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J Econ Entomol. 2011 Jun;104(3):1024-30.

Effect of seasonal changes in soil temperature and moisture on wood consumption and foraging activity of Formosan subterranean termite (Isoptera: Rhinotermitidae).

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1
USDA-ARS, Southern Regional Research Center, 1100 Robert E. Lee Boulevard, New Orleans, LA 70124, USA. mary.cornelius@ars.usda.gov

Abstract

The objective of this study was to determine how seasonal changes affect the foraging activity and wood consumption of the Formosan subterranean termite, Coptotermes formosanus Shiraki (Isoptera: Rhinotermitidae), in New Orleans, LA. There was a significant correlation between wood consumption and air temperature, soil temperature, and soil moisture, but not precipitation or number of rainy days. In the first year of the study, wood consumption was the lowest in December, February, and March. Wood consumption in January was not significantly different from consumption during the rest of the year. There were no seasonal changes in the number of underground monitoring stations occupied by termites. In the second year of the study, wood consumption was lowest from January to March. There was a significant decrease in the number of monitoring stations occupied by termites during the winter. This study determined that C. formosanus will remain in monitoring stations and resume feeding during warmer periods of a mild winter if average soil temperatures remain above 15 degrees C. Only prolonged periods of cold weather, with average soil temperatures below 15 degrees C, caused a significant number of termites to abandon underground monitoring stations. Seasonal changes in foraging activity would probably only disrupt baiting programs during severe winters in New Orleans, LA.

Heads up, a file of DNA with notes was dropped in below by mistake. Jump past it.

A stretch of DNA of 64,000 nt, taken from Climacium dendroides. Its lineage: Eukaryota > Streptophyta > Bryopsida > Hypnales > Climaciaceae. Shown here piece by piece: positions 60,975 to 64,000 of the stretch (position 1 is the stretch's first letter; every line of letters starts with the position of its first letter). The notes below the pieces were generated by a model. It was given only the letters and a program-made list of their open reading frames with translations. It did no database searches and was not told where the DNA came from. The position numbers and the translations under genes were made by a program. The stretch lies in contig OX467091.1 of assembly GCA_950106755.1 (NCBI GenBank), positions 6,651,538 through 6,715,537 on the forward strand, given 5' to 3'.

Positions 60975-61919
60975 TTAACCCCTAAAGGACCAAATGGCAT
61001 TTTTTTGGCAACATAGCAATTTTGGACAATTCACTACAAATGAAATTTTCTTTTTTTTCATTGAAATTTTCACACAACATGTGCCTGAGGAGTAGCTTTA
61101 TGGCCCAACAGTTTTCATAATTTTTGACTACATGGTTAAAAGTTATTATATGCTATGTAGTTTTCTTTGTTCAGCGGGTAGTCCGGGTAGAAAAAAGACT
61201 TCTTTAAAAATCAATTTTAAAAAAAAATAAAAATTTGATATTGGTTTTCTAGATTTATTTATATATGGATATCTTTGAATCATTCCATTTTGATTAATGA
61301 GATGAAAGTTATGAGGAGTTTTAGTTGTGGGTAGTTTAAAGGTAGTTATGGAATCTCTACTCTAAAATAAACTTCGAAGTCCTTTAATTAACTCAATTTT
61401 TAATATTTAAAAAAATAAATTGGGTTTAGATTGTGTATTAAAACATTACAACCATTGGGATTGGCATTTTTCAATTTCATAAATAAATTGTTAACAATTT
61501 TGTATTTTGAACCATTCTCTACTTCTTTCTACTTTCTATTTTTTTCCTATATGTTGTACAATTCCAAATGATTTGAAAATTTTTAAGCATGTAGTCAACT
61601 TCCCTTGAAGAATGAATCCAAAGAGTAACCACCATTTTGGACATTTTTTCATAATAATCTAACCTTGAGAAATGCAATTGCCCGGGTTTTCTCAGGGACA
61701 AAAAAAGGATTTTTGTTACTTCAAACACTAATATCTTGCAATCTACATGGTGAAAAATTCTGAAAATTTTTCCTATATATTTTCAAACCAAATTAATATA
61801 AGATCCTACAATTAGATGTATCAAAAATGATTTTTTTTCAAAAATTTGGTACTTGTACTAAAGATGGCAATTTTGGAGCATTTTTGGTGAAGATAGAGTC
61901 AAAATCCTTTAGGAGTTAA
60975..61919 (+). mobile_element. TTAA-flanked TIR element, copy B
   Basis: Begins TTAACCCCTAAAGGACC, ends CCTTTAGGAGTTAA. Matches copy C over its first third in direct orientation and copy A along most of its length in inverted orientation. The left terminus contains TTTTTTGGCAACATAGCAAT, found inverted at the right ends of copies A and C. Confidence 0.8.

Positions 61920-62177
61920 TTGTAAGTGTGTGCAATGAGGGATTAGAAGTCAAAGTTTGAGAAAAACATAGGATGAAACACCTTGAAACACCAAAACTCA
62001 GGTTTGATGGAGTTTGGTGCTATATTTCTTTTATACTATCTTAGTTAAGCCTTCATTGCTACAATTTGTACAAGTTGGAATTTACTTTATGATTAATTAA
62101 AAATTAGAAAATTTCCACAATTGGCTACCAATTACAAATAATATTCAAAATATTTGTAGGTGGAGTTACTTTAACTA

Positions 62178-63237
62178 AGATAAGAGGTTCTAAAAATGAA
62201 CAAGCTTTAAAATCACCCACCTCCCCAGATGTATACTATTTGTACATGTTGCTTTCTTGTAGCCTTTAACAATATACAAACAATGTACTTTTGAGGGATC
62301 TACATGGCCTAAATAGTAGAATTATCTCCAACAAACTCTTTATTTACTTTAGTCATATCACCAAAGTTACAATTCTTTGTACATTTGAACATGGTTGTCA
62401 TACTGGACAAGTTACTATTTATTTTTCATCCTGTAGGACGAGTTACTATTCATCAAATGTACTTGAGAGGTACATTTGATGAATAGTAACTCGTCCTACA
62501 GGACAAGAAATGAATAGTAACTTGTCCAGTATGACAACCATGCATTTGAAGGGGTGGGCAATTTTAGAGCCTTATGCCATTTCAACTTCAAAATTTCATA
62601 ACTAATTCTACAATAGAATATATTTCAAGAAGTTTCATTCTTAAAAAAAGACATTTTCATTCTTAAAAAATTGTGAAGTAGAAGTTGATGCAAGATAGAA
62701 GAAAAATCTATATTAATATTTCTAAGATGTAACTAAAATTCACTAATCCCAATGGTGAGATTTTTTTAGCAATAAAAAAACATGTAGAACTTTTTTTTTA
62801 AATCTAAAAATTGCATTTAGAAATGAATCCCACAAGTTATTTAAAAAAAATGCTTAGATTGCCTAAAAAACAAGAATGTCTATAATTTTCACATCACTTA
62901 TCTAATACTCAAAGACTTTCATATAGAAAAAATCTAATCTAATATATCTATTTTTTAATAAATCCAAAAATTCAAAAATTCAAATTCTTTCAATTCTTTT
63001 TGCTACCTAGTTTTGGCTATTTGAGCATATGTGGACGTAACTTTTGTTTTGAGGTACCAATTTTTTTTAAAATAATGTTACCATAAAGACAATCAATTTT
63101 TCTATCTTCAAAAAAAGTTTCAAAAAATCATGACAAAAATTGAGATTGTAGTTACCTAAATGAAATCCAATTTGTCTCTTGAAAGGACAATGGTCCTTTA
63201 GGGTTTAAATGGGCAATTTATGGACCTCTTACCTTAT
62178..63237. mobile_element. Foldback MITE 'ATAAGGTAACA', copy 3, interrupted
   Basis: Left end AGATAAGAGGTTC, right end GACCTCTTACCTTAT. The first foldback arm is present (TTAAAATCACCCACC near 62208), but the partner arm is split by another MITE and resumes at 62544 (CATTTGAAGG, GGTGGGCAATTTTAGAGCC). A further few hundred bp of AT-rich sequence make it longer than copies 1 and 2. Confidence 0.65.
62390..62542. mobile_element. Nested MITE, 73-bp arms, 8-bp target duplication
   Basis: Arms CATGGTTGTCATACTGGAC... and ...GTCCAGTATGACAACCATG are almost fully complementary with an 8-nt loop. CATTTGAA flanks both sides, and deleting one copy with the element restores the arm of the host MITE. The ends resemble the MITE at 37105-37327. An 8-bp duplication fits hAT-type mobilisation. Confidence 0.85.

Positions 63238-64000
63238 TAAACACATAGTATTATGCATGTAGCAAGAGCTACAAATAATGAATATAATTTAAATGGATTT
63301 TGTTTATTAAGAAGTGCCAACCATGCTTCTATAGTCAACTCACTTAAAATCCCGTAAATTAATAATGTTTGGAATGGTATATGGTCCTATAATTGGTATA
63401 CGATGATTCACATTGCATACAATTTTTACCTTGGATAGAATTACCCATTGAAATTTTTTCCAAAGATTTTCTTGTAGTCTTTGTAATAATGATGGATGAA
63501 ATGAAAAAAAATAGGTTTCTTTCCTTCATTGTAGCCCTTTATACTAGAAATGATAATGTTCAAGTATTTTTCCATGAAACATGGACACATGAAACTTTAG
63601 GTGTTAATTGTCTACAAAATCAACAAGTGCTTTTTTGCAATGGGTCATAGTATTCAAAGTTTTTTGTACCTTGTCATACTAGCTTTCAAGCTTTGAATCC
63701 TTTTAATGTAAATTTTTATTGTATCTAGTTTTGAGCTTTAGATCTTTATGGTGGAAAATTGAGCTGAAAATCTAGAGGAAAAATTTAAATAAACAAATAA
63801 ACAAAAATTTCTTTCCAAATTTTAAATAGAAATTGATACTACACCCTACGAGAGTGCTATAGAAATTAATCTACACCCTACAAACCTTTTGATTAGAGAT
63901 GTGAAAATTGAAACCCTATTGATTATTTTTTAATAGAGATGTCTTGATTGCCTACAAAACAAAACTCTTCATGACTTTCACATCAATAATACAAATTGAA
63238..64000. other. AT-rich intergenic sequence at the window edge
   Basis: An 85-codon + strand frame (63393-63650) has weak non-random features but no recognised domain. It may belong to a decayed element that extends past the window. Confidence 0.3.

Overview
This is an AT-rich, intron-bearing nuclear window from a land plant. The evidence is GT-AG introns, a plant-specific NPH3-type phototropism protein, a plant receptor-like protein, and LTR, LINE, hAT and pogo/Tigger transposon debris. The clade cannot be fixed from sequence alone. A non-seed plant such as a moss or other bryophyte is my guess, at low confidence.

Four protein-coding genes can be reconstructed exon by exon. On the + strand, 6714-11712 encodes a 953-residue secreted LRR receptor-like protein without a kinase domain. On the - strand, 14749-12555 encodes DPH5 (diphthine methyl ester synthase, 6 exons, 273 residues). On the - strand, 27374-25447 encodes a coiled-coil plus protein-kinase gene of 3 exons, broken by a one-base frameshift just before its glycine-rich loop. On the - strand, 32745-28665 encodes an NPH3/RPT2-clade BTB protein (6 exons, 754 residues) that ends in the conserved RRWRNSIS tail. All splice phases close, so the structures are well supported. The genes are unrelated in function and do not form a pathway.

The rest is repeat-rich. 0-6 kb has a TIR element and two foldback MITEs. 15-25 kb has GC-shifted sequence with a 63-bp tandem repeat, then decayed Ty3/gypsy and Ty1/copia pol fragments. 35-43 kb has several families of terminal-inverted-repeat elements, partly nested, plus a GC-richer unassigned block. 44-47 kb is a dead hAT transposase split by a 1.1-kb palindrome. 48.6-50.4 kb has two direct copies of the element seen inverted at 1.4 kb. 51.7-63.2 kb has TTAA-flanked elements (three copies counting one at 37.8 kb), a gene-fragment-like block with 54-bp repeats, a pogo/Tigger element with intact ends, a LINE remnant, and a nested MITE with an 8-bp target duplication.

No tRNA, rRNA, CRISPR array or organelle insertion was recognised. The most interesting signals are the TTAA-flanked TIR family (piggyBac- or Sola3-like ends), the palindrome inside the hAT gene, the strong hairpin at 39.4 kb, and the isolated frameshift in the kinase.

PMID:
21735925
[Indexed for MEDLINE]
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